should think twice before joining a big club in England’s Premier

League, as it may just lead to years on the bench.

French football’s renowned youth system has seen a factory-line

of players leaving the country young to join big teams,

considerably weakening the domestic league because clubs often lose

their brightest prospects for little money.

Rather than gaining a few years’ experience at home, many young

starlets are offered lucrative deals abroad, often in the Premier

League, where some have drifted into obscurity or never truly lived

up to their potential.

The 19-year-old winger Gael Kakuta is France’s most highly-rated

young player.

Yet he has made only three league appearances and one start in

three seasons so far at Chelsea, while other members of France’s

under-19 European Championship-winning team – forward Alexandre

Lacazette and central midfielder Clement Grenier – are breaking

into Lyon’s first team.

Lens, struggling in the first division, could not hold on to

Kakuta. Le Havre, a tremendous talent-spotting club, is in the

second division and lost highly-rated midfielder Paul Pogba to join

Manchester United when he was 16.

”At that age the most important thing is to improve, to play

and to learn, rather than getting an attractive transfer to a club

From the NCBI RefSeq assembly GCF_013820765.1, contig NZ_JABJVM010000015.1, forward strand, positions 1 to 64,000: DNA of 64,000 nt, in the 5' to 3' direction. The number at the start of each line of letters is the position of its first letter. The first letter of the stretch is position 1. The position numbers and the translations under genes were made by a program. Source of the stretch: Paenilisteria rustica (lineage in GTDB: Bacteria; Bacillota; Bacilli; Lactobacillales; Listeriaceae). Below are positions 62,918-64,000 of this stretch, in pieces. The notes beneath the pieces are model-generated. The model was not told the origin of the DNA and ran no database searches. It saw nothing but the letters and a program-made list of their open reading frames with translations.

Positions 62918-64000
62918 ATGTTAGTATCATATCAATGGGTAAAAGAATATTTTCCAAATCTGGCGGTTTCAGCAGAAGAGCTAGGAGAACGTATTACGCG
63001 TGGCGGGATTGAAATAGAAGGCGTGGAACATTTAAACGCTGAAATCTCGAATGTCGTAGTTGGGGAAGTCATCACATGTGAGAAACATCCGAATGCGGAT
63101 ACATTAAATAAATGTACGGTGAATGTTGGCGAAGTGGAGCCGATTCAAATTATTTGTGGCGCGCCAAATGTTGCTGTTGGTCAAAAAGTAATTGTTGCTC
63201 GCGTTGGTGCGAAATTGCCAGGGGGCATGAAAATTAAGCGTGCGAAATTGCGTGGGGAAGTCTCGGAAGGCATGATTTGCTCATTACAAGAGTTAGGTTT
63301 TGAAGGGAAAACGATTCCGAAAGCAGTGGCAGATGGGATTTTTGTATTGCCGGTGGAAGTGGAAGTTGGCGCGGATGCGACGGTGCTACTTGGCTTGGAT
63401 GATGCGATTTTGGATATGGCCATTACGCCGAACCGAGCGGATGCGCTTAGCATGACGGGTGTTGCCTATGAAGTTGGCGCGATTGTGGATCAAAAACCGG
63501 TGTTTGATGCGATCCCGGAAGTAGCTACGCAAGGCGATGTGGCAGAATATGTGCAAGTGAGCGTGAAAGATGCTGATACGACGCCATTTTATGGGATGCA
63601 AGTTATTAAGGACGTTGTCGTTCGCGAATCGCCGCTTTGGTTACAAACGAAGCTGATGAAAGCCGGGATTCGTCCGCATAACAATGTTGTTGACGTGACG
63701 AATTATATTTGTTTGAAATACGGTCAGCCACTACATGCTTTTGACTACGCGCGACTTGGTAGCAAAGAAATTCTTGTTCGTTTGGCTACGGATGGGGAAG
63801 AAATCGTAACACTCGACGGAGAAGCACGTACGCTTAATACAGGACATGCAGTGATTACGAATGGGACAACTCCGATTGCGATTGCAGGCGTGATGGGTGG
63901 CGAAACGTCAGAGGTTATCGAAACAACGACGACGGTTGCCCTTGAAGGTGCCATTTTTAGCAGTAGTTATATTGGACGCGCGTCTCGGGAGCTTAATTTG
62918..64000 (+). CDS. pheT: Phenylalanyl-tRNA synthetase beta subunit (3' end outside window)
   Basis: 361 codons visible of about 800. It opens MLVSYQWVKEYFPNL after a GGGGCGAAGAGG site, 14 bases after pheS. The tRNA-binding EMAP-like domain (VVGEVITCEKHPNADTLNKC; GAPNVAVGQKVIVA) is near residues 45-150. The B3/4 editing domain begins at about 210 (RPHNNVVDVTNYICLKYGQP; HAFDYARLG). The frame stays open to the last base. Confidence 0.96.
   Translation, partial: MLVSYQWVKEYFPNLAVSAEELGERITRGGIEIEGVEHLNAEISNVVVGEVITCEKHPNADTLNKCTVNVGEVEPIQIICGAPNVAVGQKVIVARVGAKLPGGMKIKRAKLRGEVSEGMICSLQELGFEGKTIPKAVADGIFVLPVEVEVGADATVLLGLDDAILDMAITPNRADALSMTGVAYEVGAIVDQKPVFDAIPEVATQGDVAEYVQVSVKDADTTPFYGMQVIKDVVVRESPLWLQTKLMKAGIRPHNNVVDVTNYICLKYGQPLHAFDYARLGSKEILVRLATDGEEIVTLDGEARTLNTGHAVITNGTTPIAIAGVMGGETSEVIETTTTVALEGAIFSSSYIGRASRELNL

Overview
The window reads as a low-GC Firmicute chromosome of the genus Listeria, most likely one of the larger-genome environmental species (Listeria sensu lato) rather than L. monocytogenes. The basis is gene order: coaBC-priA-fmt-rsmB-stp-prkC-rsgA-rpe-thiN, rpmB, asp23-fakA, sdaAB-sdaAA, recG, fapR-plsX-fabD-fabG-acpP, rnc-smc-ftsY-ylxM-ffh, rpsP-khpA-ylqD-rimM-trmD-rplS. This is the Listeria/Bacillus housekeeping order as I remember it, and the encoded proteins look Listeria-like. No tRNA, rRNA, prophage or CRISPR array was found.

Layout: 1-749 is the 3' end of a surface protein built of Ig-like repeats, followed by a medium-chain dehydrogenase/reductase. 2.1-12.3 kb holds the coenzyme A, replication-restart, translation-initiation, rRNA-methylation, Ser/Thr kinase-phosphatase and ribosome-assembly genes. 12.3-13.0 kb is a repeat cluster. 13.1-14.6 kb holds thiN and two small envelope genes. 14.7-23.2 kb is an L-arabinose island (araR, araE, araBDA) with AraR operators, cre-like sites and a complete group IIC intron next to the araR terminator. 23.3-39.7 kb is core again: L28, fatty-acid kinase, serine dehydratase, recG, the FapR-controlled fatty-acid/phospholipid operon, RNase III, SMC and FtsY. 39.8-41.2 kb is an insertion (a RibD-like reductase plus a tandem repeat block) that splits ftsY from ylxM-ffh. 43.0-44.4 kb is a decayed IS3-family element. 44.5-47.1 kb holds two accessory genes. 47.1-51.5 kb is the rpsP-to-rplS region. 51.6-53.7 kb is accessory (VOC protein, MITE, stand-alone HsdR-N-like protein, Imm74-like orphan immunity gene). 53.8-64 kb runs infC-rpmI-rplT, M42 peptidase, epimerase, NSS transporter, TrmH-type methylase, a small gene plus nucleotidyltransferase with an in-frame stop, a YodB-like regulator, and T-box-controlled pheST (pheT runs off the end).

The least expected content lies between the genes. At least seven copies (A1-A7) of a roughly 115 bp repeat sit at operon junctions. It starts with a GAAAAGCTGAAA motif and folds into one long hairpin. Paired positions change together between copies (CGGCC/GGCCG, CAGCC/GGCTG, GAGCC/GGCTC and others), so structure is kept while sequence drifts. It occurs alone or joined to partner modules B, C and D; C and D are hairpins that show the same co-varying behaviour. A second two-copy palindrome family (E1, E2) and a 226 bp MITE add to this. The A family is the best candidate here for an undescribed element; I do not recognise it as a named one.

in the big four or the big five (of the Premier League),” Blanc

said. ”They’ll train once or twice a week with the first team but

will never play in the first team. What’s the point of that?”

Although Chelsea striker Nicolas Anelka has had a glittering

club career after leaving Paris Saint-Germain to join Arsenal when

he was 16, others have taken that route and flopped.

Anthony Le Tallec and Florent Sinama-Pongolle were 17 – and

tipped as future national team strikers – when they left Le Havre

to join Liverpool under its former boss Gerard Houllier in

2002.

Sinama-Pongolle started only 12 league games in five seasons

before joining Recreativo Huelva in Spain, while Le Tallec started

just five before leaving to join lowly Le Mans in 2008 and is now

at Auxerre.

Sinama-Pongolle has played just once for France, Le Tallec never

got close to a call up.

Forward Jeremie Aliadiere joined Arsenal as a teenager, scored

one league goal in six seasons. The 27-year-old is without a club

after Middlesbrough released him last season.

Such wasted talent annoys Blanc.

”It halts progress. You need a career plan, what do you aspire

to at 16 or 17 when you are in a French club? To play in the first

team at Le Havre or to get a big transfer and not play?” Blanc

said. ”The player has to think about this with his entourage to

make the right choice.”

Blanc fears it’s getting harder to convince them.

”You have to make the youngsters understand that they may have

been noticed by a big European club, but they’re only 17 or 18 and

not even in the first team of the French club they’re at,” Blanc

said. ”If you think about the ideal progression, it’s not the

right choice. (But) we’re not in control of the lad or his

entourage.”